Spatial pattern of spontaneous retinal waves instructs retinotopic map refinement more than activity frequency.

Developmental neurobiology

PubMedID: 25787992

Xu HP, Burbridge TJ, Chen MG, Ge X, Zhang Y, Zhou ZJ, Crair MC. Spatial pattern of spontaneous retinal waves instructs retinotopic map refinement more than activity frequency. Dev Neurobiol. 2015;.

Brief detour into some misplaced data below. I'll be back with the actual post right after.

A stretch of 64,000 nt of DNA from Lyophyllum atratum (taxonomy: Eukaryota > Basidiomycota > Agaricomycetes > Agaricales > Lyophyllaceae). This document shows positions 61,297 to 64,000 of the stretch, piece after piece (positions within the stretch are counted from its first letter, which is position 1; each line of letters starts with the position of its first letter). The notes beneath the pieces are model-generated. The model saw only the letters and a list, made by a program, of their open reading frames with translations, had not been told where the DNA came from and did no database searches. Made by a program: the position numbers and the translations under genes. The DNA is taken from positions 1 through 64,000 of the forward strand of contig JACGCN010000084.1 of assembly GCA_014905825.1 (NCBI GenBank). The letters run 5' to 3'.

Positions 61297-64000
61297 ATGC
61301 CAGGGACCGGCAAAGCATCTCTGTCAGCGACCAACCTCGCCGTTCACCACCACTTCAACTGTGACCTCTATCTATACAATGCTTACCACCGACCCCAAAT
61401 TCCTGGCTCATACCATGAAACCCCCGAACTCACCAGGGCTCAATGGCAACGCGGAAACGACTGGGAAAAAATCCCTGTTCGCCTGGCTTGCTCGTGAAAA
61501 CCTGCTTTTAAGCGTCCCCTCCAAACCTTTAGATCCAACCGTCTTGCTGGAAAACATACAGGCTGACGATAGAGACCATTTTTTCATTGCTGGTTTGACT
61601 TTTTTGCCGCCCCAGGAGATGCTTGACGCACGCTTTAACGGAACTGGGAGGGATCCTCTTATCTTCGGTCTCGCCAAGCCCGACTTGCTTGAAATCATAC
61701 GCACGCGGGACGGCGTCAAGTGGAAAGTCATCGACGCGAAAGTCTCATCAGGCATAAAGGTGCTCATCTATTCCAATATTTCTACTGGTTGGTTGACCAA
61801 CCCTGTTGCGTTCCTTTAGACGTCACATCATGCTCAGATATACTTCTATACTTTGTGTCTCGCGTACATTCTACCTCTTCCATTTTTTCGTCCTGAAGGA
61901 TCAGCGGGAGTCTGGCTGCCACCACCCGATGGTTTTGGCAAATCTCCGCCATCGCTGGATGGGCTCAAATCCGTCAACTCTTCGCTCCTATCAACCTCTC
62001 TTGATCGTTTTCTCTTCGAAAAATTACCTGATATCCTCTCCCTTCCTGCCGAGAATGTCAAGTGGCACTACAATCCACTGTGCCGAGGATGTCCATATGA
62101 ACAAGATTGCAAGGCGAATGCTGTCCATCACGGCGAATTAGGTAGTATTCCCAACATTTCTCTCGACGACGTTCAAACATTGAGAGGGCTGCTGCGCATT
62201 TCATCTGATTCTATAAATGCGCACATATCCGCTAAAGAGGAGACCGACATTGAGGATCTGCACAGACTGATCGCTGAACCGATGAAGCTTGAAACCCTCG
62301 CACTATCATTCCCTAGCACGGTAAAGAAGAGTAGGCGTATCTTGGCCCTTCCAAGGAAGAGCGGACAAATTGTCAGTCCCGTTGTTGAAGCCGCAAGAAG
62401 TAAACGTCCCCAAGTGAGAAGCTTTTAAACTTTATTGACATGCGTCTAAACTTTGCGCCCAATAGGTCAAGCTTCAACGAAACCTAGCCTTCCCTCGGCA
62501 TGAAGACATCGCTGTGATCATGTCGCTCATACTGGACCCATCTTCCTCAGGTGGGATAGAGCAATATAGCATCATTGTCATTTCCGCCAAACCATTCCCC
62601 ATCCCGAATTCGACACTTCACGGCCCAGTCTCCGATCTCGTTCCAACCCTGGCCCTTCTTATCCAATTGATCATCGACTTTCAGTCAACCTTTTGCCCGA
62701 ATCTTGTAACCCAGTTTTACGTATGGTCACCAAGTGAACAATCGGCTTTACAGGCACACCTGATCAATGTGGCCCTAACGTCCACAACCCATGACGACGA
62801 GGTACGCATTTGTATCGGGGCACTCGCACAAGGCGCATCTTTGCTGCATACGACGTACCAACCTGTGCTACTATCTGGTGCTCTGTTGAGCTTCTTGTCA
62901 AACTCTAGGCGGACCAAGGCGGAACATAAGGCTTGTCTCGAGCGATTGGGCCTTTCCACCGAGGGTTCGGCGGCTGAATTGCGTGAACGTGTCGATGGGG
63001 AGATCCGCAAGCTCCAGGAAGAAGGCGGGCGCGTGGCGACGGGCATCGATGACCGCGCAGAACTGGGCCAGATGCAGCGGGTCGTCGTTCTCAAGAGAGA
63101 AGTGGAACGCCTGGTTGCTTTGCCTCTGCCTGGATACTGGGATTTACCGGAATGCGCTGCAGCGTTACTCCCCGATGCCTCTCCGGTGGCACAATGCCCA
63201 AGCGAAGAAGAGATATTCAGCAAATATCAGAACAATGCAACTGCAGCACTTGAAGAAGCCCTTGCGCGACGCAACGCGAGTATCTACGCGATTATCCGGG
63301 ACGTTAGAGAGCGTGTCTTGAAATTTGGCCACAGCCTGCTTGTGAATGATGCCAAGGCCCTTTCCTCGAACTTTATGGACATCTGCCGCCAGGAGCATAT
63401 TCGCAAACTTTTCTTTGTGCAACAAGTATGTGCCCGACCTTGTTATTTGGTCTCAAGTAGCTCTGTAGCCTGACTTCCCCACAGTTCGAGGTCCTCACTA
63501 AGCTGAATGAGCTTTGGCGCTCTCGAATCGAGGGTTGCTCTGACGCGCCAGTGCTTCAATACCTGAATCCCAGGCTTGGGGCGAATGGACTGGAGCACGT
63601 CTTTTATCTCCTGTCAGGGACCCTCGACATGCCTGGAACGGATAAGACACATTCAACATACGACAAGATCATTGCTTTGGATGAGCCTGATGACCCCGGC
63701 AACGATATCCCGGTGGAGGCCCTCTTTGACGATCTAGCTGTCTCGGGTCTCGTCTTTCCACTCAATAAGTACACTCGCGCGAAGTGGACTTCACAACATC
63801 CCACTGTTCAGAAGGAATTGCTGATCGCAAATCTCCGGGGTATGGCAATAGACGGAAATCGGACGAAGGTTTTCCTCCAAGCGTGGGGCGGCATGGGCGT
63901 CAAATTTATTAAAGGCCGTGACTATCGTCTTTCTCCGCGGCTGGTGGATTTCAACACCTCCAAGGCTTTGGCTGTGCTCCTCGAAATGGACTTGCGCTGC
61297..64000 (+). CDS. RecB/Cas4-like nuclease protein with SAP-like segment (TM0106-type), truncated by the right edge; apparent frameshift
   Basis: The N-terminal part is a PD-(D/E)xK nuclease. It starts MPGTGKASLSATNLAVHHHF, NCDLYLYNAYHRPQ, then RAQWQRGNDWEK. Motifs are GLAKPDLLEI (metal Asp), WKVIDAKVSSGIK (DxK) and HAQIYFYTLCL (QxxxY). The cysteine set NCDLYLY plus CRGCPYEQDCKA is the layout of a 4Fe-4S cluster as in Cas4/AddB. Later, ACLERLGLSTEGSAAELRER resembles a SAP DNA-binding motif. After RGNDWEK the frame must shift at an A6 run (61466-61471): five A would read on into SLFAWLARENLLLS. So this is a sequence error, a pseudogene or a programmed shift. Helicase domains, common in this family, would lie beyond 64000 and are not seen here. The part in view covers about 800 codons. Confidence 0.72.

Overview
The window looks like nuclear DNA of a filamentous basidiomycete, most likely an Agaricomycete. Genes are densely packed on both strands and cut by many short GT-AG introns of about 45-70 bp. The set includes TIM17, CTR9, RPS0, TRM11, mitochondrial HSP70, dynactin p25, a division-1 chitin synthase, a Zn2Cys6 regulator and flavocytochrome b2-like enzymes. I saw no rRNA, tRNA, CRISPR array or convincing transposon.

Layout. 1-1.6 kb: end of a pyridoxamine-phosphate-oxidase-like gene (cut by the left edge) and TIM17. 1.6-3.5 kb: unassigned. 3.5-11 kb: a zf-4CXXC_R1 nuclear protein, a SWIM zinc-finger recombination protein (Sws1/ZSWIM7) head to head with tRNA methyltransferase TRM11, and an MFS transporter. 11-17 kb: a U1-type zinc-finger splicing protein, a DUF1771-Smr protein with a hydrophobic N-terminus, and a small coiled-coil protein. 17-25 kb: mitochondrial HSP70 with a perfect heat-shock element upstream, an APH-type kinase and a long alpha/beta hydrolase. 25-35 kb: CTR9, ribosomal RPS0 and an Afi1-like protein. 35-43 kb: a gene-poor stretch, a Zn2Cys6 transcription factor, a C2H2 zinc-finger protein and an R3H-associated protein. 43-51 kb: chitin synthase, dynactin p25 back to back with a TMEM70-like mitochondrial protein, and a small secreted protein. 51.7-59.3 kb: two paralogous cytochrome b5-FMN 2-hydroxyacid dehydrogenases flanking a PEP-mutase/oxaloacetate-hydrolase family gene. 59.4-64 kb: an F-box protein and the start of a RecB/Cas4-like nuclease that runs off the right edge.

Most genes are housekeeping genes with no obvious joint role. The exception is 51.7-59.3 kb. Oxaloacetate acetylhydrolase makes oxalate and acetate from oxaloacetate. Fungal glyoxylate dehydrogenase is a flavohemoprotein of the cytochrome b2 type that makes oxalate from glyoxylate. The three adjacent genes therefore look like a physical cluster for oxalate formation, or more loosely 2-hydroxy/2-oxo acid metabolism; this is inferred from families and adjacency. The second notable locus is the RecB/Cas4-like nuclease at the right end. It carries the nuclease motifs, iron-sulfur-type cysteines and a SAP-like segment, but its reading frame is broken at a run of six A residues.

Spontaneous activity during early development is necessary for the formation of precise neural connections, but it remains uncertain whether activity plays an instructive or permissive role in brain wiring. In the visual system, retinal ganglion cell (RGC) projections to the brain form two prominent sensory maps, one reflecting eye of origin and the other retinotopic location. Recent studies provide compelling evidence supporting an instructive role for spontaneous retinal activity in the development of eye-specific projections, but evidence for a similarly instructive role in the development of retinotopy is more equivocal. Here, we report on experiments in which we knocked down the expression of ß2-containing nicotinic acetylcholine receptors (ß2-nAChRs) specifically in the retina through a Cre-loxP recombination strategy. Overall levels of spontaneous retinal activity in retina-specific ß2-nAChR mutant mice (Rx-ß2cKO), examined in vitro and in vivo, were reduced to a degree comparable to that observed in whole animal ß2-nAChR mouse mutants (ß2KO). However, many residual spontaneous waves in Rx-ß2cKO mice displayed local propagating features with strong correlations between nearby but not distant RGCs typical of waves observed in WT, but not ß2KO mice. We further observed that eye-specific segregation was disrupted in Rx-ß2cKO mice, but retinotopy was spared in a competition-dependent manner. These results suggest that propagating patterns of spontaneous retinal waves are essential for normal development of the retinotopic map, even while overall activity levels are significantly reduced, and support an instructive role for spontaneous retinal activity in both eye-specific segregation and retinotopic refinement. This article is protected by copyright. All rights reserved.